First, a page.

A Pretty Polonaise

What would the fashionable lady of the 1770’s wear to convey her fashion savvy? Enter the Polonaise…in my mind the most unusual silhouette of the 18th century; quite the accolade when you consider the variation in Georgian fashions.

The pretty cream silk polonaise on display at Berrington Hall (from March 1st) comprise a wide ribbed satin stripe fabric with brocaded floral sprays in red, pink, green, black, pale blue and yellow. The dress is dated 1775 – 80 but it has survived in the most remarkable condition as the images above testify. Both Bradfield and the Snowshill conservation record acknowledge that the bodice and sleeves have been enlarged under the arms and skirt and that the fabric of the petticoat has been used before ‘probably as [the] original petticoat with pieces removed to [the] dress.’

In her incredible tome, Costume In Detail, Nancy Bradfield points to several examples of the polonaise illustrated in portraits of the period but it is the fashion plates of the period that really convey the whimsical romance this style of dress exudes.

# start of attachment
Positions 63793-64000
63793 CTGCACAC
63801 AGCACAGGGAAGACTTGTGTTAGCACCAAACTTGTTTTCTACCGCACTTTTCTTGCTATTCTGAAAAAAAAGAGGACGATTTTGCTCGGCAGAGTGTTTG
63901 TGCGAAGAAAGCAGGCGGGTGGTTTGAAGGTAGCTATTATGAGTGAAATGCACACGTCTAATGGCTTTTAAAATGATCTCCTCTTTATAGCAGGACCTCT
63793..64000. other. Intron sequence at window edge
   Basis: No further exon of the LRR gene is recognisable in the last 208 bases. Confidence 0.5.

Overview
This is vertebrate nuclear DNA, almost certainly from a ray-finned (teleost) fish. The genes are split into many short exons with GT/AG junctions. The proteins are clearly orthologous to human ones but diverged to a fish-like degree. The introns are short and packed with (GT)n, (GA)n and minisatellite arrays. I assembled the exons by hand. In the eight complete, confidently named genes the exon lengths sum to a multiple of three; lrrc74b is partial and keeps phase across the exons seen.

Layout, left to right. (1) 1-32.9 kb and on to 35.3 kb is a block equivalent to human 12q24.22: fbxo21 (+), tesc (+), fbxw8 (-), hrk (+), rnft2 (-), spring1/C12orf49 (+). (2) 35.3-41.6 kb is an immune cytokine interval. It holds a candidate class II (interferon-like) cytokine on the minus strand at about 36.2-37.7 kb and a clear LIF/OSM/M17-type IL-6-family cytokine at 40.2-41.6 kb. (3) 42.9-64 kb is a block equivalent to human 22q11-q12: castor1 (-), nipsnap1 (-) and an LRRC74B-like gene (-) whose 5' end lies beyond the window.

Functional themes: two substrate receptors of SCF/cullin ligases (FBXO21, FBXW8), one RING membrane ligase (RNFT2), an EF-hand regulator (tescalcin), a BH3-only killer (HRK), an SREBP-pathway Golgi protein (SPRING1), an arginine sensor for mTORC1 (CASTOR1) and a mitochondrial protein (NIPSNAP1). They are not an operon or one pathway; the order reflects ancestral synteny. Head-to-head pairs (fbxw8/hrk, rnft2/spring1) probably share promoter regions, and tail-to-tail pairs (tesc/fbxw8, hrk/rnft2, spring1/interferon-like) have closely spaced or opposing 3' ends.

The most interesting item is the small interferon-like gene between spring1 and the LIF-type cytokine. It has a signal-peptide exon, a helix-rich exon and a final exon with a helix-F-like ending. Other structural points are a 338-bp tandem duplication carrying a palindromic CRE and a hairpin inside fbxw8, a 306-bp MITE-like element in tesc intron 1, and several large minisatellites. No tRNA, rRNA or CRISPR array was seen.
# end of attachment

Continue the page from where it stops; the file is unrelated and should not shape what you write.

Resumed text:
3 Comments Add yours

  1. Anny says:

    They really are confections aren’t they. Can you imagine wearing them! I think there should be an event at somewhere like Berrington Hall where people could dress up in Georgian costume and wonder around experiencing what it really felt like…


    1. Hi Anny!

      From April 1st we are indeed dedicating a room at Berrington for trying on panniers, side hoops, tall wigs etc…you can practice the impossible art of walking elegantly through a door way in your panniers or attempting to gracefully sit on a chair whilst striving desperately to emanate Georgian chic!


      1. Anny says:

        OMG! Marvellous – I have to see this!


Leave a Reply

Fill in your details below or click an icon to log in:

WordPress.com Logo

You are commenting using your WordPress.com account. Log Out /  Change )

Twitter picture

You are commenting using your Twitter account. Log Out /  Change )

Facebook photo

You are commenting using your Facebook account. Log Out /  Change )

Connecting to %s